Full flexibility when it comes to input options.
You’ll have access to an unbalanced RCA point along with two balanced options, XLR and TRS. This combination will have you covered for the vast majority of devices. The RCA in particular is handy for beginner DJs that picked up a controller that only offers that type of connection.
As already mentioned there is no headphone jack. And there is no Bluetooth connectivity. In light of what these are I am both not surprised and nor is it an issue. For studio work, you’ll want wired connectivity.
The PreSonus R65 V2 hovers at a similar price point to its predecessor. As long as you can find it below MSRP, which isn’t too difficult. But this is where I do have a slight issue with the R65 V2.
This is still an entry-level pushing into a mid-level studio monitor. When lined up to other options in this space these are noticeably more expensive. Yes, they do offer a high level of build quality. And they do offer good sound quality. But that can be said for many options in this space.
If you are a bargain hunter these might not be the best choice. Despite this, I still feel there is a decent value proposition here. This monitor offers an excellent level of control. And the attention to detail is high.
To say that speaker technology has come a long way is an understatement. Years upon years of dedicated research and development have led to increasing improvements.
But not all companies embrace change. Or have the consumer in mind.
Speaker technology continues to evolve.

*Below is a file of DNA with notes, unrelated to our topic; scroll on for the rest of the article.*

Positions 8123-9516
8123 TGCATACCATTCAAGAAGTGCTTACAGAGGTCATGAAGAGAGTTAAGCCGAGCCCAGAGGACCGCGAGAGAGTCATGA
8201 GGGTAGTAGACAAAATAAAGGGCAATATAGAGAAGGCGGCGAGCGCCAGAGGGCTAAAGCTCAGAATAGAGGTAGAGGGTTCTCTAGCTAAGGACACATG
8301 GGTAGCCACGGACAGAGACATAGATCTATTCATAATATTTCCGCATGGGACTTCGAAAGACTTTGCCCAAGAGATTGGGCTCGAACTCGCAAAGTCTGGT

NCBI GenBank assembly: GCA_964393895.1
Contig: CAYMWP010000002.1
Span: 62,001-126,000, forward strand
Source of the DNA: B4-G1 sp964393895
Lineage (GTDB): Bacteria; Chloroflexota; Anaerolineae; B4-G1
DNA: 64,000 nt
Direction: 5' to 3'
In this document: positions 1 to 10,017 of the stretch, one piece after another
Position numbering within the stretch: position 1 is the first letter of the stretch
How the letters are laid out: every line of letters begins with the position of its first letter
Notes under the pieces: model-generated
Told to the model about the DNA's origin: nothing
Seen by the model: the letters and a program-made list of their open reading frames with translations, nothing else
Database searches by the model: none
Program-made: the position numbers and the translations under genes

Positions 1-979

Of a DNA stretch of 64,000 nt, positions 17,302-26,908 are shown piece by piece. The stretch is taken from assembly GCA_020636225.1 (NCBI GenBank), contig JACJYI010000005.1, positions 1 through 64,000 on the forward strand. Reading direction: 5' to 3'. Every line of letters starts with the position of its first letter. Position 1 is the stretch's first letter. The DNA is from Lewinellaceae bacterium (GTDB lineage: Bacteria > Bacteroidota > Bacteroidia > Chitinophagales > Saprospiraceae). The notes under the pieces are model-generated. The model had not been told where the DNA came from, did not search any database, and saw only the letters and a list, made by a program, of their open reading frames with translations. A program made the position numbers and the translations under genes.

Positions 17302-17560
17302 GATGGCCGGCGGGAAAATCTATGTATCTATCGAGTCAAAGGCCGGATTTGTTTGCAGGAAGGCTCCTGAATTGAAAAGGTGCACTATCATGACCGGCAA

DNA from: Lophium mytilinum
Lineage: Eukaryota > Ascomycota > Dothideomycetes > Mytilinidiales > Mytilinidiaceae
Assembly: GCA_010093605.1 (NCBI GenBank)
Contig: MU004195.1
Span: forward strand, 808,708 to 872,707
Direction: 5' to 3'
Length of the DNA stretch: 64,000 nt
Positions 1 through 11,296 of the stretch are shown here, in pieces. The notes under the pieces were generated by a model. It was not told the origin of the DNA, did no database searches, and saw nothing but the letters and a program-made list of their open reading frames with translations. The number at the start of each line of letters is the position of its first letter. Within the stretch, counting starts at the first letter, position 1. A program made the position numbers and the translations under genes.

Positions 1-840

I’m always happy to see a company evolve its product offerings in the right direction. Too many times new models offer incremental changes or in some cases go in the opposite direction.
Survival in a competitive space demands excellence and innovation. It also requires you to listen to your customers. Don’t listen to them and eventually another company will take your place.
That is why I’m so impressed with PreSonus and their second generation of monitors. The care and attention to detail are evident. And the more companies embrace this method the better for everyone.
There are several alternatives to the PreSonus R65 V2 that are worth contemplating. Below are three options that should be on your shortlist.
Yamaha HS7 Review
Yamaha is among the most consistent and reliable manufacturers of studio monitors today. The HS7 is a classic and uncompromising option for neutrality.
- Excellent balance and neutral response. Good for analytical listening.
- High level of build quality and available in white.
- The neutral response may come across as a little boring to some listeners.
Kali Audio LP-6 V2 Review
One of the newer kids on the block Kali-Audio has rocketed into contention. Backed by an experienced team their V2 range of monitors is a good choice.
- A generous and spacious soundstage that offers excellent dimensionality.
- Low noise bass port delivers smooth bass response.
- While a lot cheaper than the R65 V2 it is still more expensive than the previous LP-6 model.
Kali Audio LP-6 V2
ADAM Audio T7V Review
If you prefer to stick to a ribbon tweeter focused monitor the T7V from ADAM Audio is worth considering.
- Super accurate top end that isn’t as bright as the R65 V2.
- Good build quality and utilizes technology from ADAM Audio’s more expensive monitors.
- The rear-facing bass port may be an issue depending on your studio layout.
ADAM Audio T7V
Should You Buy?
The PreSonus R65 V2 is an intelligent and thoughtful step forward. Retaining the best qualities of the previous generation and improving on nearly every aspect. Excellent clarity, broad sweet spot, and dependability are the stand-out features. While not perfect the R65 V2 is a worthy option if you want a 6.5-inch studio monitor.
PreSonus R65 V2